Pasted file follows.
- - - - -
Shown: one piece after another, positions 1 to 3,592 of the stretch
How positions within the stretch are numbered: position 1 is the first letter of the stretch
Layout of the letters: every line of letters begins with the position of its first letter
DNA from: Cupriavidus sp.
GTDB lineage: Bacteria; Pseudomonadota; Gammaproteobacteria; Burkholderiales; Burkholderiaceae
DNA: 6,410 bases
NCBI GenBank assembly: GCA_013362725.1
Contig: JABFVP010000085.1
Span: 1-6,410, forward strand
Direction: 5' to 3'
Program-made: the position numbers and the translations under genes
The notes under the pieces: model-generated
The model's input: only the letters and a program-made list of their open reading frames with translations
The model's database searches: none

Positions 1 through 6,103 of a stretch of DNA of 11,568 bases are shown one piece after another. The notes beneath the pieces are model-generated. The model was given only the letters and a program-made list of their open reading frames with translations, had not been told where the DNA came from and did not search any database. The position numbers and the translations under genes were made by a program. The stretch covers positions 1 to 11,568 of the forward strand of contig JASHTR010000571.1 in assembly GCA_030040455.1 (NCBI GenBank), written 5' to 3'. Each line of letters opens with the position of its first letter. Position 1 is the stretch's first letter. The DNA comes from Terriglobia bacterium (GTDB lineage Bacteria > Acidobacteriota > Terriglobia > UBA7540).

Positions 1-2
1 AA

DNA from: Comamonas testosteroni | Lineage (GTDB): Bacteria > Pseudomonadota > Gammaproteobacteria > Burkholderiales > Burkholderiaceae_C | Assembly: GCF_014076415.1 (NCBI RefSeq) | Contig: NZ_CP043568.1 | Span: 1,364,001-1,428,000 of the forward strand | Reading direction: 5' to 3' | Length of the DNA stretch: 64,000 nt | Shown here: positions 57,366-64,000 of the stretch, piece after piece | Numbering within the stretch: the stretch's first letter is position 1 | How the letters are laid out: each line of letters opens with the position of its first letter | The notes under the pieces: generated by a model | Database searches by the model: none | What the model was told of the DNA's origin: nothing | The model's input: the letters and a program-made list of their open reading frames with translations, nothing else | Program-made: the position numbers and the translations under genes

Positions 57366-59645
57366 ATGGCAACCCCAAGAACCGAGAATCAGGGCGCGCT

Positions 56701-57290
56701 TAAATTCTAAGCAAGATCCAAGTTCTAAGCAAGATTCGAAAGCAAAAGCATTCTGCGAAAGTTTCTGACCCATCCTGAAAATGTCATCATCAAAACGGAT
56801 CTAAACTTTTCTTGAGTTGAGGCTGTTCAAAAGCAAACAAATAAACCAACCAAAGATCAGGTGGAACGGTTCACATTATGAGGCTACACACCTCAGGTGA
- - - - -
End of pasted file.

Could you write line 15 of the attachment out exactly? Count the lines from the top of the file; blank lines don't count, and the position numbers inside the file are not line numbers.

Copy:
Positions 1 through 6,103 of a stretch of DNA of 11,568 bases are shown one piece after another. The notes beneath the pieces are model-generated. The model was given only the letters and a program-made list of their open reading frames with translations, had not been told where the DNA came from and did not search any database. The position numbers and the translations under genes were made by a program. The stretch covers positions 1 to 11,568 of the forward strand of contig JASHTR010000571.1 in assembly GCA_030040455.1 (NCBI GenBank), written 5' to 3'. Each line of letters opens with the position of its first letter. Position 1 is the stretch's first letter. The DNA comes from Terriglobia bacterium (GTDB lineage Bacteria > Acidobacteriota > Terriglobia > UBA7540).